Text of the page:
It seems something of a mantra to use an "old washing machine" motor for
a grinder, lathe or whatever, but all the FWW articles that I've read
show "old" motors that apparently date from the 1940's or 1950's -- they
look like the usual TEFC motors that one is accustomed to seeing in the
However, when I disassembled our dying dishwasher last year the motor
that I unearthed did not look like any TEFC motor that I ever saw. No
housing, winding exposed, and wires coming out of it that I had never
seen on a motor before. Rather than risk electrocuting myself or burning
the house down I put the motor at curbside along with the remnants of
So can someone point me to web material that would show examples of
modern home appliance motors being converted to woodshop use? My clothes
dryer has been on the fritz for awhile.
I believe you will find that the motor on the dryer is more in-line with
what you envision as a motor - compared to the washing machine motor. The
dryer motor typically is an enclosed motor (not TEFC though) and drives a
belt that goes around the drying tub. I would suspect it to be a good sized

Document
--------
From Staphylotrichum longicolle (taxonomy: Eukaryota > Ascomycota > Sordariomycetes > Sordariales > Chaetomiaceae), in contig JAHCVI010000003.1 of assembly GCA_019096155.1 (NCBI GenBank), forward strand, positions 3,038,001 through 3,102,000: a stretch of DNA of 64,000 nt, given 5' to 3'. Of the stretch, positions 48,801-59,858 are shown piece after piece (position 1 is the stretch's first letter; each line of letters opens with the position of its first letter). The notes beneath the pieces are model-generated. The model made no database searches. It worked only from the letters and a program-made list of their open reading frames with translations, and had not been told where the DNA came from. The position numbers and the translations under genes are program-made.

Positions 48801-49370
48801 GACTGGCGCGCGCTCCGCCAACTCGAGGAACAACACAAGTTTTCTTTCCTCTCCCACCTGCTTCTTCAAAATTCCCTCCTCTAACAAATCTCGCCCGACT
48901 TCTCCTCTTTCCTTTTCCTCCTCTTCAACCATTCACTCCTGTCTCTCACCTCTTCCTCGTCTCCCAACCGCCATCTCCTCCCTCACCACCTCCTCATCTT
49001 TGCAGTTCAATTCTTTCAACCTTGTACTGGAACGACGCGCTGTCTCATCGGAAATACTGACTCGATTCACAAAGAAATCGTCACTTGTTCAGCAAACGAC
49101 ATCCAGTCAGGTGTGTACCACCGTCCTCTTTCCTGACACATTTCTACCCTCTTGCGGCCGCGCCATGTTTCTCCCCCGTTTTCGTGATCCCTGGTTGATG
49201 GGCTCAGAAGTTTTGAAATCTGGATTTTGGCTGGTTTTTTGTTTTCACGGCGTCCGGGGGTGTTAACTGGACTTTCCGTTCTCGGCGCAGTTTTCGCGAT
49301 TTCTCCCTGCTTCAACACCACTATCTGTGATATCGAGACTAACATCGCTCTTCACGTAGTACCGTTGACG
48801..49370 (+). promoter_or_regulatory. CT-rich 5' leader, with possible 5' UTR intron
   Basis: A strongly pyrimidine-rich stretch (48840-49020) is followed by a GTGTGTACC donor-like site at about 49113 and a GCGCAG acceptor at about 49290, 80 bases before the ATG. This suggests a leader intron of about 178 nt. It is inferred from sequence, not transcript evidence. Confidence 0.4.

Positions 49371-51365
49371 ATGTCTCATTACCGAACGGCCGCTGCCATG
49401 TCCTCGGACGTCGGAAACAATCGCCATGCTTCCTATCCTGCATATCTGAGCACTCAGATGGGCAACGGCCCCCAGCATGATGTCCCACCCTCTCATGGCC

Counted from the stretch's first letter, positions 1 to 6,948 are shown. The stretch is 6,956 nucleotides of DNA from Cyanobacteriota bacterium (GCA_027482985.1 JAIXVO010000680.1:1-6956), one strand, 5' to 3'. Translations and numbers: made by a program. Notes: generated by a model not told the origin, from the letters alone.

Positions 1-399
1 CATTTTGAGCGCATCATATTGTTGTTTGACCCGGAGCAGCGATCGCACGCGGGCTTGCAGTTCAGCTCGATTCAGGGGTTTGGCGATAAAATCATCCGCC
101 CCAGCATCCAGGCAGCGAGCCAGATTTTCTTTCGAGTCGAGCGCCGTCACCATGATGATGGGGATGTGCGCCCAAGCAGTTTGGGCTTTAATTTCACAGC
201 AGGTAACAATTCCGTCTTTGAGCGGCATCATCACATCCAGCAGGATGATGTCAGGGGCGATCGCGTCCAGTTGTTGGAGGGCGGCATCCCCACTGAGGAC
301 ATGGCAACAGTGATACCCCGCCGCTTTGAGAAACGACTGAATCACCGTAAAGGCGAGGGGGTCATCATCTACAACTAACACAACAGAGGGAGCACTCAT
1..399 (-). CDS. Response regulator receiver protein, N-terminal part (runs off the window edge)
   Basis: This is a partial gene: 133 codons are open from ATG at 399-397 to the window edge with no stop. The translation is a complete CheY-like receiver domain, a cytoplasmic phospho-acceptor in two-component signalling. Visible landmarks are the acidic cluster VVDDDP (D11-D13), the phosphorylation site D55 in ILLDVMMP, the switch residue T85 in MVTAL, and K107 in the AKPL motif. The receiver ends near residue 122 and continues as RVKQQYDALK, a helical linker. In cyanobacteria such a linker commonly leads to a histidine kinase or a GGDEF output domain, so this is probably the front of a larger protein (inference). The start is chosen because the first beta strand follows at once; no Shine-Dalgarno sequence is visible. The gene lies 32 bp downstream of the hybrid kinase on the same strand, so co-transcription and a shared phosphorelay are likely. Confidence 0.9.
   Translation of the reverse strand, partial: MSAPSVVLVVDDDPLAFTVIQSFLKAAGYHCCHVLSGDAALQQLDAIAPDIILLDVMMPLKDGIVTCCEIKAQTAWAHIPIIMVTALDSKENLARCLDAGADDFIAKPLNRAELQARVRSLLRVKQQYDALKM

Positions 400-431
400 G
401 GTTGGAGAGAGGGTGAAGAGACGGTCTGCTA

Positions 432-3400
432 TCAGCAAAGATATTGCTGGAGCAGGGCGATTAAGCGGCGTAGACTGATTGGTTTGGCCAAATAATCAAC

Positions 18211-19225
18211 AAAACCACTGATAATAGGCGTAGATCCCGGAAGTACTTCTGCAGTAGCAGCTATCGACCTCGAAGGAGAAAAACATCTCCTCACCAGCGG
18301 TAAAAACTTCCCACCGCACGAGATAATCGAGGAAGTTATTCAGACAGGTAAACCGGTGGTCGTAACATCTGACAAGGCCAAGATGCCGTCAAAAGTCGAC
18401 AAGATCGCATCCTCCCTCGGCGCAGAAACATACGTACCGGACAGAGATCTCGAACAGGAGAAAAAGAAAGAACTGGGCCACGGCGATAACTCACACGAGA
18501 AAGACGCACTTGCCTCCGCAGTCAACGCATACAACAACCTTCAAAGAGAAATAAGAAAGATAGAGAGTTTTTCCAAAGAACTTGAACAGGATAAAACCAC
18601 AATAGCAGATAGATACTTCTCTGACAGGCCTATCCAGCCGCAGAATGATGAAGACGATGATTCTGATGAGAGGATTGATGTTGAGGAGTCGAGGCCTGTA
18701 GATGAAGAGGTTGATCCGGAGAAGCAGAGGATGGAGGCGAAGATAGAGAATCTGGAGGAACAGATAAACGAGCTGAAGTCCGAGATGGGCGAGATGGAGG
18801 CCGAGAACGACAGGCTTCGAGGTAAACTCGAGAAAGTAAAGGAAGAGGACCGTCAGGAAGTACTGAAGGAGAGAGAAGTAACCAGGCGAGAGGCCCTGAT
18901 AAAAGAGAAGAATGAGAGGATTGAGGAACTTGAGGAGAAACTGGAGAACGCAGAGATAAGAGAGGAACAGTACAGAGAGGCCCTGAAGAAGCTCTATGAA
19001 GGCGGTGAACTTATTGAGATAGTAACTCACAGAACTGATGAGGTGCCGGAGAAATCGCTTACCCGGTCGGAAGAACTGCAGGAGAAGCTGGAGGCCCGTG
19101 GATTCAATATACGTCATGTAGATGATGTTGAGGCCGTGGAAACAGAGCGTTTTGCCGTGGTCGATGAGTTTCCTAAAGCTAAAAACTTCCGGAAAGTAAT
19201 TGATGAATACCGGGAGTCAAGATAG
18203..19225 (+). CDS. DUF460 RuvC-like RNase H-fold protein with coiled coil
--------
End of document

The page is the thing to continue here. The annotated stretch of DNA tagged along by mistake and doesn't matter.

motor since it has to turn a heavy load of wet clothes and should be
suitable for making a drum sander, grinder or whatever else you may dream
As for a web site - try Google.
Most modern motors I see these days are exposed windings, to make them cheap
and get a little more cooling.
Watch the yard sales for old dryer motors. They have mounting bases,
usually, and are generally 2-5 bucks. Washer motors tend to mount from
their ends. They are fine motors, but won't start much torque. I've used
them on small tablesaws and bandsaws, even small compressors, especially if
you use use an unloader switch. Dryer motors often drive the fan from one
end and the drum from the other. You can hook two together with a coupling
and have twice the power!
On Sun, 29 Jan 2006 22:27:18 +0000, Wilson opined:
Cool. Do the shafts have to be turned to any particular spot relative to
the windings? (I'm imagining one shaft at "top dead center" and the other
motor's shaft turned halfway between poles.) How much slop in alignment
can such a rig take: Should the motors be bolted to a metal rail, instead
of wood? Is the delivered power strictly additive? (I'd guess "not quite,
"Keep your ass behind you"
wreck20051219 at spambob.net
I would try a used bookstore, or Amazon etc. I have seen some pretty
neat old books about repairing applicances and building electrical
gizmos - I'm sure there's one for exactly this topic that's been
published in the last 50 years.
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